3. Keep your eye on the prize.
Our races may all be different, but many of us have our eye on the same prize. To live the life God has called us to live. To know that our behavior pleases God. To do the things that only we can do. Part of our race is to raise our children to know the Lord. Ultimately they decide their own path, but our role is crucial.
When times get tough, keep your eye on the prize. If you are a starter finisher you now how great it feels to cross that finish line. If you aren’t a starter finisher, all the more reason to keep your eye on the prize. When we are nearing our wall or have forgotten why we’re running in the first place, the prize will put it into perspective.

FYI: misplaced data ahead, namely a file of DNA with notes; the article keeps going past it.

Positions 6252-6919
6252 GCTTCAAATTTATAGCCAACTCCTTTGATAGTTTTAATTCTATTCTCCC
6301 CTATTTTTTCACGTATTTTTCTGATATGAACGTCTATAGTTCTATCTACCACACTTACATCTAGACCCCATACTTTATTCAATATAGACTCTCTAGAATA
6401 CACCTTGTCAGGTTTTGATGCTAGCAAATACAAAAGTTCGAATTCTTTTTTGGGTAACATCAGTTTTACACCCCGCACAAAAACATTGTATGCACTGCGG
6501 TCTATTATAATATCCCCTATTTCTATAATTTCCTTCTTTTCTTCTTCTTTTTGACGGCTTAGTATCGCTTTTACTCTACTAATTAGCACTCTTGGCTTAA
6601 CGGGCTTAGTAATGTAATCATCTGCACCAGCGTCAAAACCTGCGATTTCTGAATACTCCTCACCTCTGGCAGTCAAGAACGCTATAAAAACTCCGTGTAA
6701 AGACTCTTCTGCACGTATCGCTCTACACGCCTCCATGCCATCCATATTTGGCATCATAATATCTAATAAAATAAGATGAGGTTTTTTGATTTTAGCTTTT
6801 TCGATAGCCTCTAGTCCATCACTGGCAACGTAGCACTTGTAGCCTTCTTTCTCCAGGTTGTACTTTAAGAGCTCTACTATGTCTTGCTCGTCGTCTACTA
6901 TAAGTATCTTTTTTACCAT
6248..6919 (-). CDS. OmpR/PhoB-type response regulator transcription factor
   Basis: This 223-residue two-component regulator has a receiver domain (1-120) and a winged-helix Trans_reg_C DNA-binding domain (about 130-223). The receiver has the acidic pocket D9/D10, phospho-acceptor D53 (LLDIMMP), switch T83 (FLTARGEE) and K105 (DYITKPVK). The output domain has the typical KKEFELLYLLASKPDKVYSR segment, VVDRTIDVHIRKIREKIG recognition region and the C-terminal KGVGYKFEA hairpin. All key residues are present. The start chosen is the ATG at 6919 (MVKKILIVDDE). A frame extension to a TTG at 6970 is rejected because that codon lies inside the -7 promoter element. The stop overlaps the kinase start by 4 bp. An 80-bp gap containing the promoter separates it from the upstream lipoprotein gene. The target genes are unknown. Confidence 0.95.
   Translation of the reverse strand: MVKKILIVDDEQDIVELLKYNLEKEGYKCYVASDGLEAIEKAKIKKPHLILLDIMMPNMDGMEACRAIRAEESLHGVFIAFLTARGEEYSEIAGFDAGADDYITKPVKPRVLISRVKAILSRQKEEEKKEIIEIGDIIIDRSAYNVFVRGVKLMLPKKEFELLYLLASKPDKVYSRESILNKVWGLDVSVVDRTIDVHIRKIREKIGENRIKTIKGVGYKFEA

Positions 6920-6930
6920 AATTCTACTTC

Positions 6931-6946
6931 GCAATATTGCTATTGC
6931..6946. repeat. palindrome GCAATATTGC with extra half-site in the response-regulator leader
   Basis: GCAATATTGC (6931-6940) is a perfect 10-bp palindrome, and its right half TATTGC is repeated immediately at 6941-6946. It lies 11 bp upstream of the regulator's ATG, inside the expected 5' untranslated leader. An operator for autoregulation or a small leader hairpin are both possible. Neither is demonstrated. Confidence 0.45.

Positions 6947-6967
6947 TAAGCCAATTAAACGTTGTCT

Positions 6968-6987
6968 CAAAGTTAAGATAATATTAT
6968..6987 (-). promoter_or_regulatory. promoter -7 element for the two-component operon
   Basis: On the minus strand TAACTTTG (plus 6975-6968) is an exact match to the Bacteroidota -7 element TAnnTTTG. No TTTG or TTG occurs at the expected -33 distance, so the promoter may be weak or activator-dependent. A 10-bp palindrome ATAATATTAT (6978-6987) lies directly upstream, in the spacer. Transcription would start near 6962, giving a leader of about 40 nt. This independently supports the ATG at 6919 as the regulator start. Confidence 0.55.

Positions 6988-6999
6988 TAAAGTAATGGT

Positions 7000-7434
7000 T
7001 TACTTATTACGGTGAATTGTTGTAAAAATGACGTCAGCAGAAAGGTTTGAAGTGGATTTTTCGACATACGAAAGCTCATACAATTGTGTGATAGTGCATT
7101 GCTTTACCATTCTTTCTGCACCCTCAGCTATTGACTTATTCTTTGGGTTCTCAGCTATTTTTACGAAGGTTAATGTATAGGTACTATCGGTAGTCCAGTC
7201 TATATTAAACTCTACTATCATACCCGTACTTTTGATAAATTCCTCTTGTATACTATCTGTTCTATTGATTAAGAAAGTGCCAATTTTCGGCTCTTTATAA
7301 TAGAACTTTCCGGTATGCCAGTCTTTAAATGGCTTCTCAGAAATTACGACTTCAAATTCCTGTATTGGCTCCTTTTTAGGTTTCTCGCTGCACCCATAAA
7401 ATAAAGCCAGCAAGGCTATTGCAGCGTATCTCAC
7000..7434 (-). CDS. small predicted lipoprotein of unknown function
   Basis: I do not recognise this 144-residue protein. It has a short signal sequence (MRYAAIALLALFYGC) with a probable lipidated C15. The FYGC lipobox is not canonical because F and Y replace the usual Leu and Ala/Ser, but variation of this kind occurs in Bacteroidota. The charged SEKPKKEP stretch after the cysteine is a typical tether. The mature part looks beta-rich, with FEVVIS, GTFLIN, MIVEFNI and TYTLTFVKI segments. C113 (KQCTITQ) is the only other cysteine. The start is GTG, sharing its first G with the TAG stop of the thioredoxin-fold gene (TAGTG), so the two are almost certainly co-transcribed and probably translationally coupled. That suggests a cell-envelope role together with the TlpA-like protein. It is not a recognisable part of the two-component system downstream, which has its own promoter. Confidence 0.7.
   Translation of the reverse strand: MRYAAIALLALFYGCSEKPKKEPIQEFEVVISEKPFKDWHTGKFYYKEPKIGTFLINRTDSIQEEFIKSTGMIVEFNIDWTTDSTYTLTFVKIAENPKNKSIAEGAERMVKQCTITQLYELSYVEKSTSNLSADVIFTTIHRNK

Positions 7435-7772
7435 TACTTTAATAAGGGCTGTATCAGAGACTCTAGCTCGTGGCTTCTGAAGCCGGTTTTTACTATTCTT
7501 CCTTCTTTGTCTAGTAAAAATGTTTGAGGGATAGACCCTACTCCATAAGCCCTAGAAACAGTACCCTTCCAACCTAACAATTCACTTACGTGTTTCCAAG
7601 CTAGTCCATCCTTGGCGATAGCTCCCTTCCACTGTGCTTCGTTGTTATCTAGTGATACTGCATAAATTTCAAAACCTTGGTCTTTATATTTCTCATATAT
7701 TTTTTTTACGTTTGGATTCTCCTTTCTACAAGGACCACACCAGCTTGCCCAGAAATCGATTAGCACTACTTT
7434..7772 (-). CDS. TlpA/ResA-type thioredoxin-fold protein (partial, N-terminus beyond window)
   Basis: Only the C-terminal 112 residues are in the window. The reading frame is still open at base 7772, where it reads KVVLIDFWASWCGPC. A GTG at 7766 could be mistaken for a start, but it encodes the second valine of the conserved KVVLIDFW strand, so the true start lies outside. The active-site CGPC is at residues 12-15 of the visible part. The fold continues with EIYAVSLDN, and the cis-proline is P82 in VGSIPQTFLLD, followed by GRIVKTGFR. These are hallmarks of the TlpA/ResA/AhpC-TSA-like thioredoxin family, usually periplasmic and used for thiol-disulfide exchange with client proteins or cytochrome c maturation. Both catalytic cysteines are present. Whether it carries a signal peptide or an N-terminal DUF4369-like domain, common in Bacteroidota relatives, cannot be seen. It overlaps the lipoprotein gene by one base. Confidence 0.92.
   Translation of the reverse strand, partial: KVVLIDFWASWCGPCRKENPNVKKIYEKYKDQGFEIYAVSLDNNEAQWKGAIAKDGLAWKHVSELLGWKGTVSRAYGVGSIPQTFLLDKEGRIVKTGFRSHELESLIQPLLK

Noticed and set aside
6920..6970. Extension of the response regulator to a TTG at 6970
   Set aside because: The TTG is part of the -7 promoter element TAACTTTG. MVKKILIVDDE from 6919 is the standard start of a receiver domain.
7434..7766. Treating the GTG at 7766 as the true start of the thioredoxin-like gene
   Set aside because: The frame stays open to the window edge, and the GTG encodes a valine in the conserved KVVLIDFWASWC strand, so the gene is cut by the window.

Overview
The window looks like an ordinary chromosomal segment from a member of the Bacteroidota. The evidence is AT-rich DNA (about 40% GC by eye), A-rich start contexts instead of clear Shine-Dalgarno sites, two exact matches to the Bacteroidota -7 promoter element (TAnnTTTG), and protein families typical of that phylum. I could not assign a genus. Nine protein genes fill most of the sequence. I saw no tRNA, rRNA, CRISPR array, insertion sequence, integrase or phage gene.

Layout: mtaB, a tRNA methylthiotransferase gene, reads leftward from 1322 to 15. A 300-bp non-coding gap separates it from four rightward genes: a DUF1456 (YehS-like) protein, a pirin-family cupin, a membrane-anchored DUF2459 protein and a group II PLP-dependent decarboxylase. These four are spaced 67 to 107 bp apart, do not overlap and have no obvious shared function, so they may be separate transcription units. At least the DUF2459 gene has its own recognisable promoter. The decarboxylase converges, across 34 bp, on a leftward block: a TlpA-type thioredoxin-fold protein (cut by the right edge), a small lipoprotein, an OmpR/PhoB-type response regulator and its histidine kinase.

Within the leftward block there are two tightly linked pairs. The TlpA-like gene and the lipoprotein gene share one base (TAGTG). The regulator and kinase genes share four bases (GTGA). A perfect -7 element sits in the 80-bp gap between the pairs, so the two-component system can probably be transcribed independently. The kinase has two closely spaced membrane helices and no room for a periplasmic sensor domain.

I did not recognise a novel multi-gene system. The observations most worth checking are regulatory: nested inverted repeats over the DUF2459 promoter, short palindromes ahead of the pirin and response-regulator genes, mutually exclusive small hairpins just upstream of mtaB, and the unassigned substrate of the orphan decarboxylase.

4. Ignore the hecklers.
We are bound to run into people who don’t like how we are running our race. We run funny. Our clothes don’t match. Our shoes don’t properly support our arches. We’re going too fast or too slow or we have bad technique. We’re not raising our children right. We should stay at home or go to work or whatever else. To run your race you need to tune out the hecklers. Better yet, you need to learn to let the things they say roll off you. You aren’t running the race to please the bystanders. You’re running your race to please God.